I'm Seeing Orange!
New friends! World class speakers! All the orange food you can imagine! Content Marketing World 2016 was a whirlwind of excitement. But as the excitement winds down and I begin writing my first blog post, I keep circling back to one theme: slowing down.
Many marketers ignore slowing down, favoring instead to put out as much content as possible as fast as they can. But as a content strategist, slowing down spoke to me. Slowing down to focus on the point and purpose (the strategy) of the content is important. When helping clients evaluate their content and constructing a plan to move forward, it's important to make sure the focus is on the one person that matters: the user.
Slowing Down with Content Strategy
Attending Kristina Halverson's session, Content Strategy: Clarity, Constraints, and Common Sense gave me a glimpse into the benefits of slowing down. She spoke about the need to ask three questions when thinking about content:
Halverson proposed a definition of content strategy that accounts for working through these questions:
This spoke to my young content strategist heart. Too often we get caught up in churning out content for results. But someone needs to be responsible for "grounding" this process. Because who is going to give the results we are looking for? Who is going to buy a product or contact a sales person? Users. This is why content needs to take the time to be focused on quality, not quantity. She also talked how content strategy is important to the content marketing process as a whole, these areas working together is what defines content strategy:
Working through these questions with a content strategist can help to take a pause and slow things down. This allows for the creation and marketing of content that will be beneficial to the user throughout this process.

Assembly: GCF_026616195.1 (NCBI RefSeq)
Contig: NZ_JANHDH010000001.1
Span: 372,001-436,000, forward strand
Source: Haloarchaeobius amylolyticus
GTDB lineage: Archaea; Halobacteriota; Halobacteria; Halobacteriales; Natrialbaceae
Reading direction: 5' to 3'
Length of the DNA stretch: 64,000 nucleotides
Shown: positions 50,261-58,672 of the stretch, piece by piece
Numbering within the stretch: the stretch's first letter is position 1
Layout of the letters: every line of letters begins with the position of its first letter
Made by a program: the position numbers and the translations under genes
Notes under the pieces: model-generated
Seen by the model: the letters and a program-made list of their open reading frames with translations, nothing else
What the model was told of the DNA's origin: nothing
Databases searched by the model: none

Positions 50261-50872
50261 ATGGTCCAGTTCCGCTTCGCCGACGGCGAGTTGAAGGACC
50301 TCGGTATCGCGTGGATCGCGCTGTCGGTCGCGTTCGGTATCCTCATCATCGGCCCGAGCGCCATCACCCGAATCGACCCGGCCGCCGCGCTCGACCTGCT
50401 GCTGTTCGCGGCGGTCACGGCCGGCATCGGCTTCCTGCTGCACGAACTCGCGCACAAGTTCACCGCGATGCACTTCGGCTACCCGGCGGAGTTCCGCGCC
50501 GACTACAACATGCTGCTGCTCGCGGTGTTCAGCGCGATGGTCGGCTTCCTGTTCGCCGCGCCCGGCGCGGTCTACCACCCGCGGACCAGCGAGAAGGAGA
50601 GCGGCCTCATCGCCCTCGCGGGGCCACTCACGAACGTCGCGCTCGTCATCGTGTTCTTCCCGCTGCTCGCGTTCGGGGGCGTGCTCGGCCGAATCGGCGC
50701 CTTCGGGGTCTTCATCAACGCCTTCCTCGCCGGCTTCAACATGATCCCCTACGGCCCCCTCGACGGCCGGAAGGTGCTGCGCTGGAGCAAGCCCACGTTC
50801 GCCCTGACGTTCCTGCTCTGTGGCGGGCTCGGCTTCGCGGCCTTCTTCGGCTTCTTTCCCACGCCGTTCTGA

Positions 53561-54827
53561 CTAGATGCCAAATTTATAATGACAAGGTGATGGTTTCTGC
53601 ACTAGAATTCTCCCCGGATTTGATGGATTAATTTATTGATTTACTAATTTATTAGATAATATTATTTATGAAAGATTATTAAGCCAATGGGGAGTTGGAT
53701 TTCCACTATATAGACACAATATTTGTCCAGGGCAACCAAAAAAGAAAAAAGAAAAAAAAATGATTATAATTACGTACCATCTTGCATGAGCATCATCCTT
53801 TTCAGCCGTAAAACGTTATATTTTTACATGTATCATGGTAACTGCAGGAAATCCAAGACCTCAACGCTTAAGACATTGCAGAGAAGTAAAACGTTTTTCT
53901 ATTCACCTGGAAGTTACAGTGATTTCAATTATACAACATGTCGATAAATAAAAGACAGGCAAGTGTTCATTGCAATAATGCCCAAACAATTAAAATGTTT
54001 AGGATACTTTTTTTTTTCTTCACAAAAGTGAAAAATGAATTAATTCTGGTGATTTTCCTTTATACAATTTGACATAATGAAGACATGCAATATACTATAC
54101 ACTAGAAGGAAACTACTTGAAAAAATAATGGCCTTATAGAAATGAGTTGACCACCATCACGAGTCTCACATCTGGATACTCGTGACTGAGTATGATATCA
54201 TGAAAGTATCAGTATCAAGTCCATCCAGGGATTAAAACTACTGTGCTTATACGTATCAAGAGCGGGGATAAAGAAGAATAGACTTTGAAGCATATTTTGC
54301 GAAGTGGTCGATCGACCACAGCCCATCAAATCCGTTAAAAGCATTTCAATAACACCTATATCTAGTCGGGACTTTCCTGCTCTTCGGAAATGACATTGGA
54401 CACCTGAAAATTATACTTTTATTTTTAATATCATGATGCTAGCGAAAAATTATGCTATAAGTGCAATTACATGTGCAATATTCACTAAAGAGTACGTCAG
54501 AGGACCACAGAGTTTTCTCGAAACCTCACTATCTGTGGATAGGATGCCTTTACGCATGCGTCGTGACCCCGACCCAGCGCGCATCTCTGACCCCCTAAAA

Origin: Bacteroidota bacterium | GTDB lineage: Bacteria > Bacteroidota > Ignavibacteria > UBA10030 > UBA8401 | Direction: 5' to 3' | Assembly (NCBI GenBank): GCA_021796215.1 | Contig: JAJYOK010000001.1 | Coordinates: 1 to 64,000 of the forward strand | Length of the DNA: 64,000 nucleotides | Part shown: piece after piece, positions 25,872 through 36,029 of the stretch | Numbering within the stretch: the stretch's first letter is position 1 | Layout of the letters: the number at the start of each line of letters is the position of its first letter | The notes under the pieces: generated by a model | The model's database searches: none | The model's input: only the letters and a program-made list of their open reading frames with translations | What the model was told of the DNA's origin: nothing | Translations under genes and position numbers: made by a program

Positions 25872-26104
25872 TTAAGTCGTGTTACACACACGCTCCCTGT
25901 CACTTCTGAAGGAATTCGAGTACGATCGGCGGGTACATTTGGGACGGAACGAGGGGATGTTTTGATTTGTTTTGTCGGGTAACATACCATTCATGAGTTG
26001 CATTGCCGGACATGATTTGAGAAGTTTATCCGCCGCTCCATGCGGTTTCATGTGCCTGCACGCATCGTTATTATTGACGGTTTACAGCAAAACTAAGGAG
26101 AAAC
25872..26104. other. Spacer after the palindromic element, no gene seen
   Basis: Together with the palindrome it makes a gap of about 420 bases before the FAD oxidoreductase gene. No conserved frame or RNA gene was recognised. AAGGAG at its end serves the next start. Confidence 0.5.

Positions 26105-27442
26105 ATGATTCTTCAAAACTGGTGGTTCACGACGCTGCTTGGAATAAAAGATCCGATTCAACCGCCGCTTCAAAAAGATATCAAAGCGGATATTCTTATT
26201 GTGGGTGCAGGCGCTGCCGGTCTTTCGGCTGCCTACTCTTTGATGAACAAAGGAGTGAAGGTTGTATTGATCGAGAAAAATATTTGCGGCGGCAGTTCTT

The "Good Slow" of Content Marketing
Ann Handley also dove into the "good slow" of content marketing in her keynote. Admitting that while there can be a "bad slow" in marketing, the case for a "good slow" can be made over and over again. She had three questions content marketers and creators need to ask themselves:
- So What? Why does the reader care?
- Wait What? This is an important strategic question; it helps to align to the why before the how or the what.
- Does this sustain us? Are you proud of what is being created? Identify these key moments to slow down to help sustain the company and stand out.
An understanding of all of these before creating and marketing content gives the process perspective. In a quote from an article Handley wrote following CM world she hammered the point home:
"...we need to go deep into purpose and identity if we're going to ground our marketing and content strategy in something substantive—so that our programs can find a place within the context of what our customers care about."
Content marketing shouldn't be about who can get "innovative" content out the fastest, it should be about improving content, about using content to help guide users to an end goal, surprising and delighting them as they go. As Handley points out, slow marketing leads to rapid results.
So What? What Next?
As a content strategist, these are all points I need to consider. Many clients feel they need to scrap everything and start creating at a rapid pace, adding a lot of marketing channels along the way. Content may need improvement and there may be a need for more marketing, but we still need to take a step back and evaluate how those things will help with the overall user goals.
Content Marketing World set the tone for 2017, from speakers to keynotes, to twitter chats everyone wanted to talk about slow marketing. So as you begin to think about your 2017 marketing plan and you feel like it's time to slow down give us a shout, we would be happy to make a plan with you.